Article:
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Volume 7 • Number 2 • Oct. 3 — Oct. 9 • Savannah’s News, Arts, & Entertainment Weekly •

This butterfly spreads her wings Local songwriter Lauren Lapointe releases her most accomplished CD yet pg. 16

Lead Story

Battlefield Park officially opens pg. 6

Visual Art:

William Armstrong’s annual show pg. 28


Davenport House premieres new reenactment pg. 32

Connect Savannah Oct. 03rd, 2007








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Volume 7, No. 2, Oct. 3, 2007 On the cover: photo of Lauren Lapointe by Trisha Bowyer of Swank Designs

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Cuisine 34 Hear and Now 10

News & Opinion 6

9 10 12 13 15 16 17

Lead Story Battlefield Park opens Editor’s Note New start for the arts Feedback Your letters Hear and Now Robin’s world City Notebook Green drinking Festival Feature Picnic in the Park Blotter From SPD reports News of the Weird Chuck Shepherd’s latest Earthweek The week on your planet

28 Visual Art

William Armstrong

30 Art Patrol

Exhibits and openings 32 Theatre Party like it’s 1824 34 Cuisine Sweet Leaf

Movies 35 Screenshots

All the flicks that fit

The 411 5 38 42

Vibes 18 Interview




21 22 23

Lauren Lapointe Opinion Minding the Stoehr Music Menu Gigs a la Carte Connect Recommends Our picks Soundboard Who’s playing and where

Week at a Glance Our best bets for cool stuff to do Happenings All the stuff, all the time Free Will Astrology Rob Breszny’s look at your stars Sudoku Puzzle It’s all the rage Crossword Puzzle Mental Fun


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Connect Savannah Oct. 03rd, 2007

The 1st Grade Library Card Project The Savannah Fund for Excellence in Education has announced a donation of $9,000 to Live Oak Public Libraries to support a partnership with the Savannah-Chatham County Public School System to increase library access for its students. The 1st Grade Library Card Project is aimed at getting Savannah-Chatham County Public Schools System students to sign up for their library card, or the Power Card, and become active users of the 19 branches of Live Oak Public Libraries. Use of the public library has been shown to improve vocabulary and reading skills.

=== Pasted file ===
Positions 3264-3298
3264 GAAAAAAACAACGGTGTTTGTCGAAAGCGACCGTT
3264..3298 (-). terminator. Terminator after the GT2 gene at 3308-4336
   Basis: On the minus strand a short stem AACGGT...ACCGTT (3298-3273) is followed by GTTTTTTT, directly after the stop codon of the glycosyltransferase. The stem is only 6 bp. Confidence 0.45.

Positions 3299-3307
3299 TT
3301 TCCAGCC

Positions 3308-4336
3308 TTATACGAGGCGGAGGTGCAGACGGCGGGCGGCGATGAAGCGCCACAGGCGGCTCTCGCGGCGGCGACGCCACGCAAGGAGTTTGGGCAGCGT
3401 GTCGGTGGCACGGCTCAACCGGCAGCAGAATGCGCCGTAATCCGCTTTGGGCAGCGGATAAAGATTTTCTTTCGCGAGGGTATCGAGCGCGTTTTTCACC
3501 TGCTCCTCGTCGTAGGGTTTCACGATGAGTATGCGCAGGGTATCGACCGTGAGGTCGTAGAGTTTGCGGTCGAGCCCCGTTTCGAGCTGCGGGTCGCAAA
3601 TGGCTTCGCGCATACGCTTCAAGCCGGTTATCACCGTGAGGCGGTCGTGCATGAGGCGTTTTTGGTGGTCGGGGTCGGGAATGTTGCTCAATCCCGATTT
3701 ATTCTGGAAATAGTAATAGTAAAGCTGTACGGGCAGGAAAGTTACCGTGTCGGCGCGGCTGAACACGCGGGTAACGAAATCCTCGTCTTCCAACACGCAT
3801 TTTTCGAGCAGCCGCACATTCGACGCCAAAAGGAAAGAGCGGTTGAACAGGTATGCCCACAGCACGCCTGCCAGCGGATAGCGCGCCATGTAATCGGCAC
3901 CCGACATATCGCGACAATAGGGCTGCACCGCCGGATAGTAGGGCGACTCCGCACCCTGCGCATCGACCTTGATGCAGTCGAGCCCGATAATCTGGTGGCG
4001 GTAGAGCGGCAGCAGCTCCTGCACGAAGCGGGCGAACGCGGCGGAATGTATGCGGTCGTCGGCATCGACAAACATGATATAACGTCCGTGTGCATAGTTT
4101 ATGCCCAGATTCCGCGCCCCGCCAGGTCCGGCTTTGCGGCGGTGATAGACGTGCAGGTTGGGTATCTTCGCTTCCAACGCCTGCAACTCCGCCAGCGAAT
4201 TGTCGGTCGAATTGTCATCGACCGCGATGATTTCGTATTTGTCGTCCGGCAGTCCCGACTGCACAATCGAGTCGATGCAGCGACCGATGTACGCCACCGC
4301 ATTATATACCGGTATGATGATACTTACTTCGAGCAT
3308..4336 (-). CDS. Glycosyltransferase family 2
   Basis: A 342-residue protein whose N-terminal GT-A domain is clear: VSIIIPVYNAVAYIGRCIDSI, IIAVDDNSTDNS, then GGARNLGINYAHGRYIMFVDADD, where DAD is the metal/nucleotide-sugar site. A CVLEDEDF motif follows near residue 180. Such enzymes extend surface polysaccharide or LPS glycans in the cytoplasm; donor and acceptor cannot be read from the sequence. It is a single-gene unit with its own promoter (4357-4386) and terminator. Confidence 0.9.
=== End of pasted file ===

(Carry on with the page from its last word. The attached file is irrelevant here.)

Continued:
Return your completed library card application to receive a coupon for a small cheese pizza from Papa John’s Pizza. AND... use your new Power Card by December 31, 2007, and you’ll get a coupon for a kid-sized cone from Leopold’s Ice Cream on Broughton Street in Savannah.

You can participate by making sure that your child’s application is completed and returned to his or her teacher. You’ll also be invited to attend a special PTA meeting in the library to better support your child’s introduction to the library.

Children must have an adult sponsor age 18 or older to sign up for their library card. Proof of residency and proper identification are required when signing up.

Special thanks to Papa John’s Pizza & Leopold’s Ice Cream for their delicious support of this educational partnership.

Thursday, Oct. 4

Adventure Ships, War Ships and Slave Ships

What: A talk and book signing will be presented by historian and author Jim Jordan. When: Oct. 4 at 7 p.m. Where: Ships of the Sea Museum, Martin Luther King Jr. Boulevard. Cost: Free.

SCAD presents 365 Days/365 Plays

What: A production of seven short plays representing a daily meditation on artistic life by Pulitzer Prize-winning playwright Suzan-Lori Parks. When: Oct. 4, 5 and 6 at 8 p.m. Where: Mondanaro Theater, 217 Martin Luther King Jr. Blvd. Cost: Free and open to the public.

The Historic Savannah Theatre’s Broadway on Bull Street continues

Week at a

Glance compiled by Linda Sickler

Freebie of the Week

Friday, Oct. 5 Junior League Thrift Sale

What: Appliances, children’s clothes and toys, holiday decorations, books, CDs, housewares, linens, exercise equipment and furniture. Items sold on Saturday are half-price. When: Oct. 5 from 10 a.m. to 2 p.m. and Oct. 6 from 10 a.m. to 3 p.m. Where: Savannah Civic Center. Cost: $5 on Friday and $3 on Saturday.

2007 Tybee Island Pirate Fest